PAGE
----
Spring Meeting At World Bank Spring Meeting, Germany calls for biggest-ever reform of the Bank

New business model needed for more investment in climate action, biodiversity and pandemic preparedness

Niels Annen, Parliamentary State Secretary to the Federal Minister for Economic Cooperation and Development
Niels Annen, Parliamentary State Secretary to the Federal Minister for Economic Cooperation and Development

Annen said, “This is about paving the way for the biggest reform of the World Bank since its foundation. We want the Bank to become a transformation bank that facilitates progress on addressing global crises. Ending poverty will remain the core mandate of the Bank, but in a broader sense. In these times, it is only possible to reduce poverty successfully if global challenges such as climate change, biodiversity loss and pandemics are addressed at the same time, because the poor countries are most affected by the impact of these crises. I expect the Spring Meeting to bring some initial decisions on how to make the World Bank fit for the global challenges. We also need a binding timetable. By the Annual Meetings in October, the key elements of the reform of the Bank's business model should be ready for decision.”

Logo: World Bank Group

The World Bank's current business model provides inadequate incentives for national interventions that benefit the entire world, such as efforts for an energy transition and for robust health systems that contain pandemics. Global institutions like the World Bank should lend particular support to such interventions in the future. The World Bank has a significant role to play in tackling global crises, as its financial capacity of about 100 billion US dollars a year enables it to facilitate major progress on the investment needed for the social and environmental transformation of the global economy. The Bank also sets standards for other development banks and private providers of funding.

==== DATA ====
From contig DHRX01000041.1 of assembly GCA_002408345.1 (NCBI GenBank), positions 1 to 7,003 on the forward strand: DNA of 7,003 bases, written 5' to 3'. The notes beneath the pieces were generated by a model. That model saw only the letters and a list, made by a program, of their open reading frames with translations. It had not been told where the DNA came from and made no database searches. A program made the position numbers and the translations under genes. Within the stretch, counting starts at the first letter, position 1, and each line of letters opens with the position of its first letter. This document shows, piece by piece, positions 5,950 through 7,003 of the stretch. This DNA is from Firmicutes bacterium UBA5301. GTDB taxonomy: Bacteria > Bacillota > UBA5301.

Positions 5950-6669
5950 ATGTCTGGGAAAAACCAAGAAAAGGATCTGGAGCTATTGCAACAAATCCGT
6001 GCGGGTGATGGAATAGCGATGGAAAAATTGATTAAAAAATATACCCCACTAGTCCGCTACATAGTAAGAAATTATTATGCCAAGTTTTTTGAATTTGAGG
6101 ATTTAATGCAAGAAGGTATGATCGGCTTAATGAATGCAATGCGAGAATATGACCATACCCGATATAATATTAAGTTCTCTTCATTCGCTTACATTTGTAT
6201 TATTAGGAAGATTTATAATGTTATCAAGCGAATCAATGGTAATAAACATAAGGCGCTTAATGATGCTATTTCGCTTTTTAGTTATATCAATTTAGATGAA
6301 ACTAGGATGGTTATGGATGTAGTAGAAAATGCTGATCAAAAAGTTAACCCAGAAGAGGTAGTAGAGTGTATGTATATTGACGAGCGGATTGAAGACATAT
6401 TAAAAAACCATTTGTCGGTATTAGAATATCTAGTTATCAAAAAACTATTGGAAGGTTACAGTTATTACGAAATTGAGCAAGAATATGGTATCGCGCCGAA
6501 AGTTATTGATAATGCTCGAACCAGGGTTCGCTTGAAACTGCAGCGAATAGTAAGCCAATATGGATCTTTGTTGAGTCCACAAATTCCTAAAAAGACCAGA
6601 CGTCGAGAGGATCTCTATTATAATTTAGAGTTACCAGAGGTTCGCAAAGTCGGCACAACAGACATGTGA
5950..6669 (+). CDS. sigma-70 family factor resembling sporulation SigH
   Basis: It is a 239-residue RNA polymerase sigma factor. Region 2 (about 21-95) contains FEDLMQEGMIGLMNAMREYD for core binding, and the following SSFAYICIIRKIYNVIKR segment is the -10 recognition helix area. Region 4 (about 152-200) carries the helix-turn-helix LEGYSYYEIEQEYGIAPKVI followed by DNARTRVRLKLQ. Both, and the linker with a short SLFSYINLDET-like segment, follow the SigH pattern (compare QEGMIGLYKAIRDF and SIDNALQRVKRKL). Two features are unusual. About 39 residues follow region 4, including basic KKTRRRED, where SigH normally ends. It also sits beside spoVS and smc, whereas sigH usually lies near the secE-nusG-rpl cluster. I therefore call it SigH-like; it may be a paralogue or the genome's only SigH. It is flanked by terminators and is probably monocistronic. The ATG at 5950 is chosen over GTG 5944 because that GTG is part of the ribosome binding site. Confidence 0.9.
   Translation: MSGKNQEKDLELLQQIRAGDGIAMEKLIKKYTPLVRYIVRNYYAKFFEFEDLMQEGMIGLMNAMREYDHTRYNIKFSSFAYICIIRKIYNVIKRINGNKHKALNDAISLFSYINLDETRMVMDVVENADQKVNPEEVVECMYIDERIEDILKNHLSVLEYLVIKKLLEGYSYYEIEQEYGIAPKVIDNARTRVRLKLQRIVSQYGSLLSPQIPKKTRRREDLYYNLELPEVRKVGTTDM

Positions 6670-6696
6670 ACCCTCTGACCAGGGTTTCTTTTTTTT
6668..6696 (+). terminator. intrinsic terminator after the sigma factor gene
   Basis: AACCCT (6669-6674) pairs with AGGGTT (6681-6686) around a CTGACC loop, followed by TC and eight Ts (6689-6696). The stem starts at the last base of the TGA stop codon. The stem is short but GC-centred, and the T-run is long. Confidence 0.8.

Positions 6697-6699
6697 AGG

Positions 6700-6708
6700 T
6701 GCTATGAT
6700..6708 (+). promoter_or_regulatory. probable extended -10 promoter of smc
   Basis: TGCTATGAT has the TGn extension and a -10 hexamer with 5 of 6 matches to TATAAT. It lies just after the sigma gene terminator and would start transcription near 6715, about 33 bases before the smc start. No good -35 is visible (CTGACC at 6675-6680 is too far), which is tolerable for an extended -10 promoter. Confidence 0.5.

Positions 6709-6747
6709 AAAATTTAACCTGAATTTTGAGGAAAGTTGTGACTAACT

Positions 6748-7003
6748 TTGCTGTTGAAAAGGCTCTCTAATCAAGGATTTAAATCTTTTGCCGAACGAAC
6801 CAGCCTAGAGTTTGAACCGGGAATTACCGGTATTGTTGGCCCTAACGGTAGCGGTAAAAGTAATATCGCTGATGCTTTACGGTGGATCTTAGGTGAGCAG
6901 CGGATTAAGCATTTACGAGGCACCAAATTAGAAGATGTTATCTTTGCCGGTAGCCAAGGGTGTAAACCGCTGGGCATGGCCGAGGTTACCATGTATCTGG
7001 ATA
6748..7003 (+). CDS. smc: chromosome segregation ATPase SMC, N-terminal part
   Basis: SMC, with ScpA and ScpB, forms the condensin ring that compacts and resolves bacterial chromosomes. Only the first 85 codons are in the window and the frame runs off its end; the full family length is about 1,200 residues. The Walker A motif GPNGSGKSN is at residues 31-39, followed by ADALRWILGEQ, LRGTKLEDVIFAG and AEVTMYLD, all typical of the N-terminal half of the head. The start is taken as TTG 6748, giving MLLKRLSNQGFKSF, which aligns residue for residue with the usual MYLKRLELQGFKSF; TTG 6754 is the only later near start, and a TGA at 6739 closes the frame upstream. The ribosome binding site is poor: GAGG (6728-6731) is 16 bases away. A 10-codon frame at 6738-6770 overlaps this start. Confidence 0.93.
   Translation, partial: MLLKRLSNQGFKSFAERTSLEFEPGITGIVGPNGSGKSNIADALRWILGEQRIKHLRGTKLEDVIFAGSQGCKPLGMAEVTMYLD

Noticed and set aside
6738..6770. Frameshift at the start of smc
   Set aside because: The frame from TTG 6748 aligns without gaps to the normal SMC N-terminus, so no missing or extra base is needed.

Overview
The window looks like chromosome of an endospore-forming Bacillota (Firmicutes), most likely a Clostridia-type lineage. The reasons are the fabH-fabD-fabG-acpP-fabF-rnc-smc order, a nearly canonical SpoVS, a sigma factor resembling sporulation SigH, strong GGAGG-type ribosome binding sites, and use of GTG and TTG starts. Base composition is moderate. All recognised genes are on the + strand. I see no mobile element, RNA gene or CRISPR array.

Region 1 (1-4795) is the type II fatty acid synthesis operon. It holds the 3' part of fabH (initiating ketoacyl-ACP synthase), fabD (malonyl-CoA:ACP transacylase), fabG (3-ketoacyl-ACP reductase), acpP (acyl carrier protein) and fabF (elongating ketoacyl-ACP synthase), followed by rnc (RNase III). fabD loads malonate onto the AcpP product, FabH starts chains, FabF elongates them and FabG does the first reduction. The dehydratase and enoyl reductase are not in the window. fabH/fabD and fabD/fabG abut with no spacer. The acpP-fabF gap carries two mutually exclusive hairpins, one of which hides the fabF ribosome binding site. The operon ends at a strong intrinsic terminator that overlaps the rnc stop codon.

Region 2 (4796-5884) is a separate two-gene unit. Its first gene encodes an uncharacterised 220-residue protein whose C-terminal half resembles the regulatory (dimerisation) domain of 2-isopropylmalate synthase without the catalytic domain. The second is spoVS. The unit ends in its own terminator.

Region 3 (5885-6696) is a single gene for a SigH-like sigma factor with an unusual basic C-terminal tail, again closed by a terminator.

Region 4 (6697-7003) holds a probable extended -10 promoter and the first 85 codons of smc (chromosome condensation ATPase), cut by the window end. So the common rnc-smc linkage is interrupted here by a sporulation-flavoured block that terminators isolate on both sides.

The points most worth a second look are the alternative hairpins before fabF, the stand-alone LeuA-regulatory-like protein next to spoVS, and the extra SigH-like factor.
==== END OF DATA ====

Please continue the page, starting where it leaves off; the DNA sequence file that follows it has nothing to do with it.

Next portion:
Development Minister Svenja Schulze and US Treasury Secretary Janet Yellen exchanged views on World Bank reform in a video conference.

That is why, in October 2022, Development Minister Schulze – together with the US and other stakeholders – asked the World Bank's management to pursue specific reforms along these lines.

In response, the Bank's management presented some initial proposals, which will now be discussed by shareholders at the Spring Meeting. The reforms are to be defined in more specific terms in time for the World Bank Annual Meeting in Marrakesh in October 2023.

Germany attaches key importance to three demands in particular.

First, the World Bank needs a new guiding vision. It needs to maintain its previous goals – eradicating extreme poverty and boosting shared prosperity –, while adding efforts to address global crises such as climate change and biodiversity loss.

The "World Bank Group" inscription on the main building of the World Bank in Washington

Second, the World Bank needs a new financing and business model. This includes giving countries incentives for investments that benefit not only their own people but also the global population – for example by means of more favourable lending conditions for projects on climate action and pandemic preparedness.

Third, the World Bank needs to mobilise more funding. Just by using its current capital, it could raise several billion US dollars a year in additional funding for development – without jeopardising its AAA rating.

Annen said, “I want to discuss all these issues in Washington, especially with developing countries. One thing is clear: none of this must happen to the detriment of grants and highly concessional funding for low-income countries. The poorest countries must reap the benefits of this reform.”

The official talks on the Bank's reform will be held on Wednesday afternoon (Washington time). The agenda of the Meeting, which covers several days, also includes support for Ukraine, a stronger role for social protection systems in order to better cushion shocks caused by global crises, the coordination of global food security, and efforts to strengthen women's and girls' rights in the field of health.